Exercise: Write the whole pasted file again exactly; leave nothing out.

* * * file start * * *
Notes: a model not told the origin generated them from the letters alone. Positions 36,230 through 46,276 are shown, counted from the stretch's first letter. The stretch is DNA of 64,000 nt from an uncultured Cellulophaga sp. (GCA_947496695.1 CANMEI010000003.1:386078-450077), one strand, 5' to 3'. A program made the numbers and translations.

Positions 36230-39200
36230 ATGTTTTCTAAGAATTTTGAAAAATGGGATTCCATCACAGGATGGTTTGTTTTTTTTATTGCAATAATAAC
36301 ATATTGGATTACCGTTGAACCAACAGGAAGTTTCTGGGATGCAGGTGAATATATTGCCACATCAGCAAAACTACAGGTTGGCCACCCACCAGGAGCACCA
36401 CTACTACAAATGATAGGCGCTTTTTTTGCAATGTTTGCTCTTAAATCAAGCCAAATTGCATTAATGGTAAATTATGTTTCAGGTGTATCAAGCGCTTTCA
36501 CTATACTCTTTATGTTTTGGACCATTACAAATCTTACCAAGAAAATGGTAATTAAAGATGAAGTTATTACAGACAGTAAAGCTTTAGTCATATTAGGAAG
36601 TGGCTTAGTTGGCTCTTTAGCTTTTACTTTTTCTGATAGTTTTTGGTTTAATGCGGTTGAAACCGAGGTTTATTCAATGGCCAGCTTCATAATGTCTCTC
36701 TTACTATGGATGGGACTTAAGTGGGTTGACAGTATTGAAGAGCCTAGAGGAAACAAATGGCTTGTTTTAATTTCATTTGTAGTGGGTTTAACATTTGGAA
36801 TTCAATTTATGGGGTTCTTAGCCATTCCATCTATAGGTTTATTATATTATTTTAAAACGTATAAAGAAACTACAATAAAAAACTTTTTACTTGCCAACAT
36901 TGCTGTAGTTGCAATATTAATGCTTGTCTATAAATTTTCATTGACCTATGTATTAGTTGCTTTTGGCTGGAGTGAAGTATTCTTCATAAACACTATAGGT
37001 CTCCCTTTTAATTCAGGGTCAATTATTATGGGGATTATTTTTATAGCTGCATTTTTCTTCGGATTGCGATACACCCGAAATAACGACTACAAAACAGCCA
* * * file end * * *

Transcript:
Notes: a model not told the origin generated them from the letters alone. Positions 36,230 through 46,276 are shown, counted from the stretch's first letter. The stretch is DNA of 64,000 nt from an uncultured Cellulophaga sp. (GCA_947496695.1 CANMEI010000003.1:386078-450077), one strand, 5' to 3'. A program made the numbers and translations.

Positions 36230-39200
36230 ATGTTTTCTAAGAATTTTGAAAAATGGGATTCCATCACAGGATGGTTTGTTTTTTTTATTGCAATAATAAC
36301 ATATTGGATTACCGTTGAACCAACAGGAAGTTTCTGGGATGCAGGTGAATATATTGCCACATCAGCAAAACTACAGGTTGGCCACCCACCAGGAGCACCA
36401 CTACTACAAATGATAGGCGCTTTTTTTGCAATGTTTGCTCTTAAATCAAGCCAAATTGCATTAATGGTAAATTATGTTTCAGGTGTATCAAGCGCTTTCA
36501 CTATACTCTTTATGTTTTGGACCATTACAAATCTTACCAAGAAAATGGTAATTAAAGATGAAGTTATTACAGACAGTAAAGCTTTAGTCATATTAGGAAG
36601 TGGCTTAGTTGGCTCTTTAGCTTTTACTTTTTCTGATAGTTTTTGGTTTAATGCGGTTGAAACCGAGGTTTATTCAATGGCCAGCTTCATAATGTCTCTC
36701 TTACTATGGATGGGACTTAAGTGGGTTGACAGTATTGAAGAGCCTAGAGGAAACAAATGGCTTGTTTTAATTTCATTTGTAGTGGGTTTAACATTTGGAA
36801 TTCAATTTATGGGGTTCTTAGCCATTCCATCTATAGGTTTATTATATTATTTTAAAACGTATAAAGAAACTACAATAAAAAACTTTTTACTTGCCAACAT
36901 TGCTGTAGTTGCAATATTAATGCTTGTCTATAAATTTTCATTGACCTATGTATTAGTTGCTTTTGGCTGGAGTGAAGTATTCTTCATAAACACTATAGGT
37001 CTCCCTTTTAATTCAGGGTCAATTATTATGGGGATTATTTTTATAGCTGCATTTTTCTTCGGATTGCGATACACCCGAAATAACGACTACAAAACAGCCA